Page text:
“Falling markets over the past 18-plus months have created crisis buy opportunities,” writes resident global real estate investing expert Lief Simon, “for personal use and for investment. New Year 2010 is a year for action. I’ll present specific opportunities starting next week.
“Meantime…invest in a piece of real estate in another country? How do you get started?
“First, you ask yourself why you’re buying–for investment or for personal use. The answer may not be clear-cut. And the best case is when you find a piece of real estate that holds out the potential for an investment return (in the form of capital appreciation and/or a yield from rental) and that also happens to lie in a place where you want to spend time.
“State your objectives and exit strategy expectations clearly for yourself and for anyone else buying with you. Every decision you make related to the eventual purchase is affected by the property’s intended use. If you’re buying straight up for profit, things are simplified, as every decision is based on the numbers. If you’re buying for personal use, on the other hand, even part-time, you’ll make your choices based on many things, including some that can’t be quantified in a spreadsheet.
“Now that you understand why you’re buying, you need to decide where you want to buy what. I’m personally excited about the opportunities I see on offer as we enter 2010 and, again, will introduce you to them in coming days. How will I determine where I’ll put my own money this New Year? I make all my buy decisions after passing every opportunity through the following filters:
Path of Progress. This is a key factor when buying for investment but important if you’re buying a retirement or second home overseas, as well. What infrastructure improvements are planned? A new airport, new train station, new highway, new hospital, etc., can mean a new universe of potential buyers…which is good news if you’re buying as an investor looking to develop or to flip. These things, though, also translate to better living.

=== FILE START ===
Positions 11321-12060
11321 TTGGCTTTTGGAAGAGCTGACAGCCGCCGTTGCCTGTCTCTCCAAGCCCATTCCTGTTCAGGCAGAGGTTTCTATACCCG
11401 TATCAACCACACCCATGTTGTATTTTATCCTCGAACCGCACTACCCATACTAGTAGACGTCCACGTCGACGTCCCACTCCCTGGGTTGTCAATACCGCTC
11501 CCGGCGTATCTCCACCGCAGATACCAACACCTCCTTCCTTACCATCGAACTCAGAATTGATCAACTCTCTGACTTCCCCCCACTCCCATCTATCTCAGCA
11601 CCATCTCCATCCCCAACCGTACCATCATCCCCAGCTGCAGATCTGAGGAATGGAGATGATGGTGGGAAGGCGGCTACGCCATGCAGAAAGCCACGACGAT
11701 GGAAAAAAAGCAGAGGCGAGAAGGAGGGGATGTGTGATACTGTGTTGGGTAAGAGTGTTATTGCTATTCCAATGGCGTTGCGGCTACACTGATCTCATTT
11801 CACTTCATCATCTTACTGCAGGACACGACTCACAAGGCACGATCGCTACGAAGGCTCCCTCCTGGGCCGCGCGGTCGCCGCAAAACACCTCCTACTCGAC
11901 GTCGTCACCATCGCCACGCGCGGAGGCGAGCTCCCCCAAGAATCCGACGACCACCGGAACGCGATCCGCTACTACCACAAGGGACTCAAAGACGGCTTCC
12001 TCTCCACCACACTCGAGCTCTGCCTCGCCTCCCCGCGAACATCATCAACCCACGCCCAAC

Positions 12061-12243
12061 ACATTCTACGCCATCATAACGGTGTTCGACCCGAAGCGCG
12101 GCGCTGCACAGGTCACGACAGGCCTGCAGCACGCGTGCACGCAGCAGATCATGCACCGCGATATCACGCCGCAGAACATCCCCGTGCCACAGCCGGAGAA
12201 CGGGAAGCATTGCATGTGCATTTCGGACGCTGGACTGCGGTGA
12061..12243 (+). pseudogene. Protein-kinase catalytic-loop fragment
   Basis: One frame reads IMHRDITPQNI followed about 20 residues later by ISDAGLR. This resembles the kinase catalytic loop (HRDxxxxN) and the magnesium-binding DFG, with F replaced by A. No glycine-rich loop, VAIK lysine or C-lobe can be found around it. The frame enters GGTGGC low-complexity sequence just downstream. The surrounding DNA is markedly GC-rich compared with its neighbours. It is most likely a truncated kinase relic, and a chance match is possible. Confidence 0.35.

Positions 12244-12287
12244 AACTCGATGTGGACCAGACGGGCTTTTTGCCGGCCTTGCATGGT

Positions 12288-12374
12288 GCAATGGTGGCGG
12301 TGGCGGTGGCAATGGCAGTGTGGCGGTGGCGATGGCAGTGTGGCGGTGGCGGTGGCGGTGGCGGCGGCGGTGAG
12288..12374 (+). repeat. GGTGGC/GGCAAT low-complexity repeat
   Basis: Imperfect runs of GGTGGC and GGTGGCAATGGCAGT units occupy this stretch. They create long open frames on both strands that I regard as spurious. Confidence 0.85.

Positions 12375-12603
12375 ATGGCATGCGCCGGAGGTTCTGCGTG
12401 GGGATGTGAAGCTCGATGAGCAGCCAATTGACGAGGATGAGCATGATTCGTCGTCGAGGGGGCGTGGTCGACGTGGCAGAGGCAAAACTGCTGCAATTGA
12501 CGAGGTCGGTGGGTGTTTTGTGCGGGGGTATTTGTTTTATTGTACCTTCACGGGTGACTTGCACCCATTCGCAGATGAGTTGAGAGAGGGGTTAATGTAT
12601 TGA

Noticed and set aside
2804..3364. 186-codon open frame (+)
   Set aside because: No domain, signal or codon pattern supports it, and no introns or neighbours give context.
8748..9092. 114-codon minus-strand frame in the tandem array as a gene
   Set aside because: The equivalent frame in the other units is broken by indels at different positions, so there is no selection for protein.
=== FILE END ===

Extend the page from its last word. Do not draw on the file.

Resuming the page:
Inventory Supply and Demand. In Panama City, right now, for example, a glut of high-rise condos is coming online. These units were launched and sold pre-construction over the past two-plus years. Now they’re being delivered…and their volume is one reason Panama’s capital market continues to soften.
Costs of Acquisition. Remember that they go beyond agent commissions. Depending on the market, they can also include: legal fees, notary fees, registration fees, title insurance (we strongly recommend it), and transfer taxes (sometimes called “stamp duty”). In Ireland, for example, stamp duty can be as much as 9% of the purchase price.
Carrying Costs. Including: maintenance (a house on the beach requires a lot of it, for example); a caretaker (if you won’t be in residence full-time yourself); property taxes (not every country charges them, and, in some countries, they’re negligible); income taxes (if you’ll be earning rental income); capital gains taxes (when you eventually resell…again, not every country charges them); other local taxes; property management expense (you’ll need a property manager if you intend to rent); rental management expense (separate from property management and, again, necessary unless you’re going to manage all the details of your rental investment yourself…something I don’t advise); and homeowner’s association/building/condo fees.
Economic Outlook. Critical if you’re buying for investment, but you don’t want to ignore the market climate even if you’re buying purely for personal use. Markets move up and down…and then up again. At what point in this cycle is the market where you’re thinking about buying right now? In which direction is it moving?
Opportunity for Diversification. In terms of market, type of investment, type of property, and currency.
Budget and Cash Flow. Everything follows from this. Be clear on not only how much capital you have but also how much you want to put into any particular investment. Make this determination before you start shopping, and don’t forget to include the total costs of acquisition in your calculations.”
Kathleen Peddicord www.liveandinvestoverseas.com